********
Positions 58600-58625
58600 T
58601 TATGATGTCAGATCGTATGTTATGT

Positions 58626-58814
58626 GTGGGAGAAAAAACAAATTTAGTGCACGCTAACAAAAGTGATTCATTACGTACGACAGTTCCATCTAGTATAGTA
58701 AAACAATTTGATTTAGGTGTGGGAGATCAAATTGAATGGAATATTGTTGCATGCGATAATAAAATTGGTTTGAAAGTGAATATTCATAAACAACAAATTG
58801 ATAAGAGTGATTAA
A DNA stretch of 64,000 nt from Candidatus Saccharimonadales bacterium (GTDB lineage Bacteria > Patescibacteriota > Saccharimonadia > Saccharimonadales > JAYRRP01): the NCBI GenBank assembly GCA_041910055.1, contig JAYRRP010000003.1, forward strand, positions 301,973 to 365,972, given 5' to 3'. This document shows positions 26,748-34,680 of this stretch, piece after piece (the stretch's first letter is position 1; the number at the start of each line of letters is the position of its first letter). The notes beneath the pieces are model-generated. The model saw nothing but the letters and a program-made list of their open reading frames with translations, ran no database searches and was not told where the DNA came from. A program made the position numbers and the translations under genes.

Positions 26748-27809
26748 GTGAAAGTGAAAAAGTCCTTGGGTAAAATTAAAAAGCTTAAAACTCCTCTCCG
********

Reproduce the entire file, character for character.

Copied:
Positions 58600-58625
58600 T
58601 TATGATGTCAGATCGTATGTTATGT

Positions 58626-58814
58626 GTGGGAGAAAAAACAAATTTAGTGCACGCTAACAAAAGTGATTCATTACGTACGACAGTTCCATCTAGTATAGTA
58701 AAACAATTTGATTTAGGTGTGGGAGATCAAATTGAATGGAATATTGTTGCATGCGATAATAAAATTGGTTTGAAAGTGAATATTCATAAACAACAAATTG
58801 ATAAGAGTGATTAA
A DNA stretch of 64,000 nt from Candidatus Saccharimonadales bacterium (GTDB lineage Bacteria > Patescibacteriota > Saccharimonadia > Saccharimonadales > JAYRRP01): the NCBI GenBank assembly GCA_041910055.1, contig JAYRRP010000003.1, forward strand, positions 301,973 to 365,972, given 5' to 3'. This document shows positions 26,748-34,680 of this stretch, piece after piece (the stretch's first letter is position 1; the number at the start of each line of letters is the position of its first letter). The notes beneath the pieces are model-generated. The model saw nothing but the letters and a program-made list of their open reading frames with translations, ran no database searches and was not told where the DNA came from. A program made the position numbers and the translations under genes.

Positions 26748-27809
26748 GTGAAAGTGAAAAAGTCCTTGGGTAAAATTAAAAAGCTTAAAACTCCTCTCCG